First, configure your master server's
httpd.conf file in the usual way.
Make the repository available at a certain URI location,
and configure authentication and authorization however
you'd like. After that's done, configure each of your
“slave” servers in the exact same way, but
add the special
to the block:
<Location /svn> DAV svn SVNPath /var/svn/repos SVNMasterURI http://master.example.com/svn … </Location>
This new directive tells a slave server to redirect all write requests to the master. (This is done automatically via Apache's mod_proxy module.) Ordinary read requests, however, are still serviced by the slaves. Be sure that your master and slave servers all have matching authentication and authorization configurations; if they fall out of sync, it can lead to big headaches.
Next, we need to deal with the problem of infinite recursion. With the current configuration, imagine what will happen when a Subversion client performs a commit to the master server. After the commit completes, the server uses svnsync to replicate the new revision to each slave. But because svnsync appears to be just another Subversion client performing a commit, the slave will immediately attempt to proxy the incoming write request back to the master! Hilarity ensues.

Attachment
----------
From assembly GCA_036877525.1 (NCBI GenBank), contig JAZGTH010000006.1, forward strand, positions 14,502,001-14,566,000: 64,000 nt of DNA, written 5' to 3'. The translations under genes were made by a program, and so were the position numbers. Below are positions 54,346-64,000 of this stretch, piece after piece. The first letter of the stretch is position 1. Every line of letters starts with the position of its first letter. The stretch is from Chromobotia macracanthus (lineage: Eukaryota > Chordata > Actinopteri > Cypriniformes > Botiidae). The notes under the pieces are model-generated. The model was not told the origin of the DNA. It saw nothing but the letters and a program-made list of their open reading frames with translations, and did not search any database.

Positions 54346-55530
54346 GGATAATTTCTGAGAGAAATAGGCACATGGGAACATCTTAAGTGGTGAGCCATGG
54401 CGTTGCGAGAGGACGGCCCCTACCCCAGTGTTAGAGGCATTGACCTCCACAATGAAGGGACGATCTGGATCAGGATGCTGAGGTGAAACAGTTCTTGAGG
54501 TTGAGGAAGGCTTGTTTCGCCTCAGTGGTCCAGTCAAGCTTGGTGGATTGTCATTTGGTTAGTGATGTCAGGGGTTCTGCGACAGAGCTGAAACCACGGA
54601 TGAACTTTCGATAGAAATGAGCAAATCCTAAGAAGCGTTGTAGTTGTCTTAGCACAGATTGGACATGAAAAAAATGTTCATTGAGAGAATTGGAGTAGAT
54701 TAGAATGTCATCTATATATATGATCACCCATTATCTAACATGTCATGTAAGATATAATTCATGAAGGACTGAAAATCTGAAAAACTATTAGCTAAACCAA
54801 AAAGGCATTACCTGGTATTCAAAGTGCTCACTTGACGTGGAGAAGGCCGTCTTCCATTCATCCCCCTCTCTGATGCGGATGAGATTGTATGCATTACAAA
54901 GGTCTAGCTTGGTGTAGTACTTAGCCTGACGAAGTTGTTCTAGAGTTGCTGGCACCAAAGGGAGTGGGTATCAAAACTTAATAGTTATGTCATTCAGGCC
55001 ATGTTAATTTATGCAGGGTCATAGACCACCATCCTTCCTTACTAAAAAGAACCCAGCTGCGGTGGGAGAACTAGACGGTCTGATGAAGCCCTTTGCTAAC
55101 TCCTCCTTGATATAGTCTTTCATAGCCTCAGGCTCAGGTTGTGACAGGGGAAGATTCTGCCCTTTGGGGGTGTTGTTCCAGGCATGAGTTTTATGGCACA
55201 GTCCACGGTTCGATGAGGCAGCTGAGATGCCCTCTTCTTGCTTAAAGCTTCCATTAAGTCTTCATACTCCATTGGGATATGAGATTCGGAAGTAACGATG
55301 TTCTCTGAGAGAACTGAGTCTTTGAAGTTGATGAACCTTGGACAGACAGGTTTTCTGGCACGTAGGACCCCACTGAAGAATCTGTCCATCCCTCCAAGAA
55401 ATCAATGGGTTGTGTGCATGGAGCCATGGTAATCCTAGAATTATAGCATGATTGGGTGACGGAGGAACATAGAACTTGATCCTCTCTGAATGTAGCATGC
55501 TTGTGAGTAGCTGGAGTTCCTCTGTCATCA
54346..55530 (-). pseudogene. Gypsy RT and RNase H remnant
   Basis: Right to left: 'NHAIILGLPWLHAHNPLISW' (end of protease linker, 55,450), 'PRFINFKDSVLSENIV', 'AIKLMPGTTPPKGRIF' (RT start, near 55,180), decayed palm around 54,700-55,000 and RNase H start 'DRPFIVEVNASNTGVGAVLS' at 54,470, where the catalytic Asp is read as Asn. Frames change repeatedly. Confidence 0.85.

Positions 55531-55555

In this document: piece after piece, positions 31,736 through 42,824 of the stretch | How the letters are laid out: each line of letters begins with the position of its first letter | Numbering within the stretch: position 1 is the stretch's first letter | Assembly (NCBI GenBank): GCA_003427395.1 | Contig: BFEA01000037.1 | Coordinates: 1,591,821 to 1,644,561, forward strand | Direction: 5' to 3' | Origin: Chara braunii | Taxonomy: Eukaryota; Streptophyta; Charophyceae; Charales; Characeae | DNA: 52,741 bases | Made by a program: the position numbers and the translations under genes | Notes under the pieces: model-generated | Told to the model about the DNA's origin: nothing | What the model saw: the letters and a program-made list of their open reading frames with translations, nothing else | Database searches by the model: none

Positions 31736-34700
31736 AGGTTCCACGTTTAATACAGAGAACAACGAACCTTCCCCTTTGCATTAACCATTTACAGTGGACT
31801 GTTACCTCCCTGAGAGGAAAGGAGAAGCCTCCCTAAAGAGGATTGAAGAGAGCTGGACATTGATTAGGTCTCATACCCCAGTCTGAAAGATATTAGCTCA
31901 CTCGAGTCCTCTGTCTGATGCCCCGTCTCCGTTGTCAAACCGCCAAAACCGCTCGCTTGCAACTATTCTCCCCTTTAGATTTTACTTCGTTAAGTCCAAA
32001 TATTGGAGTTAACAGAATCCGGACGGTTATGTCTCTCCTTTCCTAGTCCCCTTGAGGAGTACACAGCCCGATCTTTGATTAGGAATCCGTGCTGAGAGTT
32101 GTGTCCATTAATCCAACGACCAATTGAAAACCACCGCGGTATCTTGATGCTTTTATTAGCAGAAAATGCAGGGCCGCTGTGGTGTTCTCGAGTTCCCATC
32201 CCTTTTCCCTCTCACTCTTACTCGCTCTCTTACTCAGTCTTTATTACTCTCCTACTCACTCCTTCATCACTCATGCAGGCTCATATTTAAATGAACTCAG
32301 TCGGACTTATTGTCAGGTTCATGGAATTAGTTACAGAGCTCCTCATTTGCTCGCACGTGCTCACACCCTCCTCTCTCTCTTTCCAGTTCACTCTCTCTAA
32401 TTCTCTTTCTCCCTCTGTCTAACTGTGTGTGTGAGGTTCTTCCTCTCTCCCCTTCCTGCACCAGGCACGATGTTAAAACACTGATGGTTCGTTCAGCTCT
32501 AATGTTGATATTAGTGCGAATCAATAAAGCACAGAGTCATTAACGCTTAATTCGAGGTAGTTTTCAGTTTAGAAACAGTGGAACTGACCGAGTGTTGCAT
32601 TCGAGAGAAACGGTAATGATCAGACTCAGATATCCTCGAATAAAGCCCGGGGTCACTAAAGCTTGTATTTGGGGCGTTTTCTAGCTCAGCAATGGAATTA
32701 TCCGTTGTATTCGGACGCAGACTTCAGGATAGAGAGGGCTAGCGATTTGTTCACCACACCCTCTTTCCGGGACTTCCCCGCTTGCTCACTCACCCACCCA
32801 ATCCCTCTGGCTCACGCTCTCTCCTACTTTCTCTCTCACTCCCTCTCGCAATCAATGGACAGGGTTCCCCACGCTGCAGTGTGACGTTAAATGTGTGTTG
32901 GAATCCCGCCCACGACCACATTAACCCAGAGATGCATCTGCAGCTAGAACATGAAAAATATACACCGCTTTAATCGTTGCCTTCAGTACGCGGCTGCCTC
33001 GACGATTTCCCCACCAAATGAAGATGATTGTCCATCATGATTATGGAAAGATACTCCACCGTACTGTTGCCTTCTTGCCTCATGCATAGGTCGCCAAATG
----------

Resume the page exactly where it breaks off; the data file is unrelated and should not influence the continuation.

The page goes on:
The solution to this problem is to have the master
push revisions to a different
<Location> on the slaves. This
location is configured to not proxy
write requests at all, but accept normal commits from (and
only from) the master's IP address:
<Location /svn-proxy-sync> DAV svn SVNPath /var/svn/repos Order deny,allow Deny from all # Only let the server's IP address access this Location: Allow from 10.20.30.40 … </Location>